Argentina began to break with the past in 1989 and positioned itself as a steadfast U.S. ally, denouncing Castro's Cuba and sending frigates to support Operation Desert Storm during the Persian Gulf War. In return, Clinton will use the trip to announce his designation of Argentina as a major non-NATO ally, a status shared by nations such as Israel and Australia.

The gesture recognizes President Carlos Menem's success in dismantling a once-repressive and destabilizing military. It was the region's most thorough disarmament: Menem abolished the draft and reinvented the scaled-down military as a good-citizen participant in peacekeeping efforts from Bosnia-Herzegovina to Haiti.

Although largely symbolic, the anticipated designation ruffles Argentina's neighbors.

Chilean rightists accuse the U.S. of sowing dissent in the region. Brazil, meanwhile, aspires to a permanent seat on the U.N. Security Council. That befits many Brazilians' view of their nation as a world-class power. Brazil's partnership with the United States, therefore, is friendly but more complex and measured.

Brazil's industrialized economy, the region's biggest, will receive an expected $16 billion in foreign investments this year. Brazil dominates Mercosur, the South American trading bloc. Some Brazilians worry about Clinton's vision of a free-trade zone for the Americas by 2005, his foreign policy centerpiece for a continent that has not been a diplomatic priority.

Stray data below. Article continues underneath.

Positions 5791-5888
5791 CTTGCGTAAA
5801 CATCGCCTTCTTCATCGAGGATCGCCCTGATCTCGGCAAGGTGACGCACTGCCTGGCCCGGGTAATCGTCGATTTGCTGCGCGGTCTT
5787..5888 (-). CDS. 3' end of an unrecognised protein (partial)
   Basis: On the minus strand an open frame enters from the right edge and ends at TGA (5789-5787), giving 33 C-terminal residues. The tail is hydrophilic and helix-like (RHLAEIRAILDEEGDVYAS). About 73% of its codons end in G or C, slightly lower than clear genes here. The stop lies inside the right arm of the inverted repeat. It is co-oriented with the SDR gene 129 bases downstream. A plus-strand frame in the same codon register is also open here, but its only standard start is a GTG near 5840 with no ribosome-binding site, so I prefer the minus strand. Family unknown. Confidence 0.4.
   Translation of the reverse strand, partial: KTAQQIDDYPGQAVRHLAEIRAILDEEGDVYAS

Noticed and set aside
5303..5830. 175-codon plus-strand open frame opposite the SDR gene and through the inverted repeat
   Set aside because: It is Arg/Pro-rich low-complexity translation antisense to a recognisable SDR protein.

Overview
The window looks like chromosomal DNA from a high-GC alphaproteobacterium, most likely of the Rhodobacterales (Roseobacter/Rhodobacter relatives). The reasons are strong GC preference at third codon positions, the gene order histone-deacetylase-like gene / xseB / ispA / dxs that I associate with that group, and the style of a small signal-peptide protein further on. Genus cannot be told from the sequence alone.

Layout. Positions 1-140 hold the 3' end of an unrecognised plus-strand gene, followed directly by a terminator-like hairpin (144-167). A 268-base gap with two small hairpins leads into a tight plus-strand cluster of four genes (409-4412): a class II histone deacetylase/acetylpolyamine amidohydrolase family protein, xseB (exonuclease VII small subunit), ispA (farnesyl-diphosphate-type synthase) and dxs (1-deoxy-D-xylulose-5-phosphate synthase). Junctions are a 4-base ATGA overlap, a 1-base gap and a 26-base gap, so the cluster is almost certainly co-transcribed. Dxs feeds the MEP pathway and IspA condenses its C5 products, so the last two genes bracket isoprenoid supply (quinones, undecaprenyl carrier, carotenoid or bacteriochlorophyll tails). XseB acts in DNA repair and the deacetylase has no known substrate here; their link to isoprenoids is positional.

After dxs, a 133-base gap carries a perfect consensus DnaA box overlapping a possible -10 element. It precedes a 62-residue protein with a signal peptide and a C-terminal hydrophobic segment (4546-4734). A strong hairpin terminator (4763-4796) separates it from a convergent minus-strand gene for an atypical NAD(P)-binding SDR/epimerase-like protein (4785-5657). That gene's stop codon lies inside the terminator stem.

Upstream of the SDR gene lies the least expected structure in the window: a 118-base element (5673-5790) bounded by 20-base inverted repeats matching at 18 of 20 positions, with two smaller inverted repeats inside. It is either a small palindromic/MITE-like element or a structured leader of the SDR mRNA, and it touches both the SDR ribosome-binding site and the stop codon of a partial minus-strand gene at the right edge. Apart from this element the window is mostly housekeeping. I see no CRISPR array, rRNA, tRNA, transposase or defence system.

"Free trade is in the interest of countries with high technology that export industrialized products," said Helio Jaguaribe, a political scientist. "Brazil is a developing country in an intermediate situation. If Brazil signs the trade agreement for 2005, it will destroy its industry and can go back to coffee exporting."

Publicly, Brazilian officials disagree about such a threat to Mercosur. Any friction will be muted during a presidential visit emphasizing upbeat themes such as educational programs involving U.S. high-tech aid and student exchange programs. Cardoso sees education as the key to overcoming Brazil's enormous social inequalities--and an example of a meaningful partnership with Clinton.

"Tariffs are not an exciting issue. It is rather boring," Cardoso said jovially during an interview recently. "If we want to exercise leadership in order to have more integration across the hemisphere, we need more than that, we need values. . . . Education is basic to the future in terms of jobs, democracy, turning people into citizens. This is the crucial battle of the coming millennium."